Medieval Religion


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Lesson Objectives:

  • Understand how and why religion affected everyday life in Medieval England.
  • Understand how powerful the Church was and how it used its power.

Lesson Snapshot:

Religion Today

Today, there are many different religions in England. Many people consider themselves Christian but only around three people in every hundred go to church on a Sunday. Things were very different in medieval England and religion was much more important in people’s lives.

Medieval Religion

In England during the Middle Ages, nearly everyone believed in God. They followed the Roman Catholic religion led by the Pope in Rome. It was the only religion in England at this time. People also believed that Heaven and Hell were very real places – as real as Spain or France. And whether you ended up in heaven or hell depended upon how you lived your life whilst on Earth. So what did this mean for the ordinary Medieval villager? What could they do to get into heaven and avoid hell? And how else did the Church feature in their lives?

Hell to Pay!

People used religion to explain things. If they fell and broke their arm or caught a nasty infection, it was a punishment from God. If a baby died, it was because God wanted it. For most ordinary people, life was terribly hard and heaven seemed a warm and comfortable reward for all of their suffering on Earth.

If people were bad, however, there would be no reward in the afterlife – quite the opposite in fact! As well as being told about hell by the priest, there were pictures, statues and stained glass windows to remind people what hell was like. Huge doom paintings showed angels welcoming people into heaven and devils pulling wicked people into hell and torturing them in all sorts of horrific ways.

Church services were held in Latin, which ordinary people couldn’t understand! There was a very good chance that the priest wouldn’t understand what he was saying either – he would just learn the services by heart! You couldn’t read the Bible unless you could read Latin – the Pope banned it from being translated into English.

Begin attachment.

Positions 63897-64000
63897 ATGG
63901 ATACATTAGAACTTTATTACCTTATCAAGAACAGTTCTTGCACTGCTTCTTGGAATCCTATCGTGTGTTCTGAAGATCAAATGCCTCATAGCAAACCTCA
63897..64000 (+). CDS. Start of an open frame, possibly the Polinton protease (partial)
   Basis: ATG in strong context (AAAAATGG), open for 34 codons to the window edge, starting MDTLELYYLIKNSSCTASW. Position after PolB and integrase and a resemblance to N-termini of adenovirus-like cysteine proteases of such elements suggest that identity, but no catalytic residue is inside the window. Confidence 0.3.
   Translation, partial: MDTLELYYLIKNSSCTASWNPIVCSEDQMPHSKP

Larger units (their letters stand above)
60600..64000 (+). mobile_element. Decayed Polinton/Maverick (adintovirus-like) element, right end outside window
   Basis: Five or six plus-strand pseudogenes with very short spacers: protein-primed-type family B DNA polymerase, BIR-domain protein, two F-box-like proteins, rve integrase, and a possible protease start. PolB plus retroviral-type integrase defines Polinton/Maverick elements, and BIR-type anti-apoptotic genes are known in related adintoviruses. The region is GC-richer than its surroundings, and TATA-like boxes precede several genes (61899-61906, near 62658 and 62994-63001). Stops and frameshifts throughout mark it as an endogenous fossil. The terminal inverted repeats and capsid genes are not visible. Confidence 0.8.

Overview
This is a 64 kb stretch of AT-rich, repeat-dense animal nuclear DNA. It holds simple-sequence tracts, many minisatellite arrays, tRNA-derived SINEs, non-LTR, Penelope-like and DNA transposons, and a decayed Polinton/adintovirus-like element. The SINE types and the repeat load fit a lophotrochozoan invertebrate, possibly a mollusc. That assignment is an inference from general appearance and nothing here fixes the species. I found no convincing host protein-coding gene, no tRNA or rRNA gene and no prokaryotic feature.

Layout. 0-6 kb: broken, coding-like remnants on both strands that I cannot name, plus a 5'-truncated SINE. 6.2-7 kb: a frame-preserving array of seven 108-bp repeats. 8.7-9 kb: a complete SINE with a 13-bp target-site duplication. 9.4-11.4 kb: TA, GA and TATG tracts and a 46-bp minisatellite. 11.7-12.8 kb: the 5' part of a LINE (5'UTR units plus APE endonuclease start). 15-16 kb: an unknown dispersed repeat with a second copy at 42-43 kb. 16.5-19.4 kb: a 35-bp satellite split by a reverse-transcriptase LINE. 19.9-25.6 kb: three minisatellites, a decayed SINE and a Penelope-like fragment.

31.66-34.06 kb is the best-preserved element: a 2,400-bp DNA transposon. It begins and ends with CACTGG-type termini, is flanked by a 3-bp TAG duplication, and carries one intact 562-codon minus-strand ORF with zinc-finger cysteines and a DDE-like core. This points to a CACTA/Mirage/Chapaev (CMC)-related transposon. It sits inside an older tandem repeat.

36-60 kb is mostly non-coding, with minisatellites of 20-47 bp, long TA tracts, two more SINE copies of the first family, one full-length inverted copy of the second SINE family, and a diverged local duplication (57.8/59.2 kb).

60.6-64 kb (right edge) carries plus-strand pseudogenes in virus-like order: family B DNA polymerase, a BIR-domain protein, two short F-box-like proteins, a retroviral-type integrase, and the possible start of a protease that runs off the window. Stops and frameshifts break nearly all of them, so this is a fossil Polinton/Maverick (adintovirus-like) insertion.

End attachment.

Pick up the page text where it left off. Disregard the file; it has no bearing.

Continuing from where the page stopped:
The Heart of the Village

The biggest building in a Medieval town or village would be the church. Unlike today, churches were very noisy, sometimes hectic places. As most people’s homes were tiny, smelly huts full of smoke and animals, they didn’t want to spend much time there! The church served as a meeting place for people, somewhere they could all sit comfortably and catch up on local gossip.

The Price of Religion

The church didn’t come for free. The villagers had to give one tenth of all the food they grew to the parish priest. This was known as a tithe. As you can imagine, the villagers were often unhappy about this, especially when the harvest was bad. You also had to pay the church when you died! The priest was entitled to receive the second best animal of anyone who died in the village. Worshipping God and trying to get into heaven was an expensive business.

Worksheet Lesson Plan:

  • Aimed at Students studying across UK Year 7,8 & 9 or equivalent
  • Premium resource
  • Use as you wish in the classroom or home environment
  • Structured information sheet.
  • Challenging questions on Medieval religion.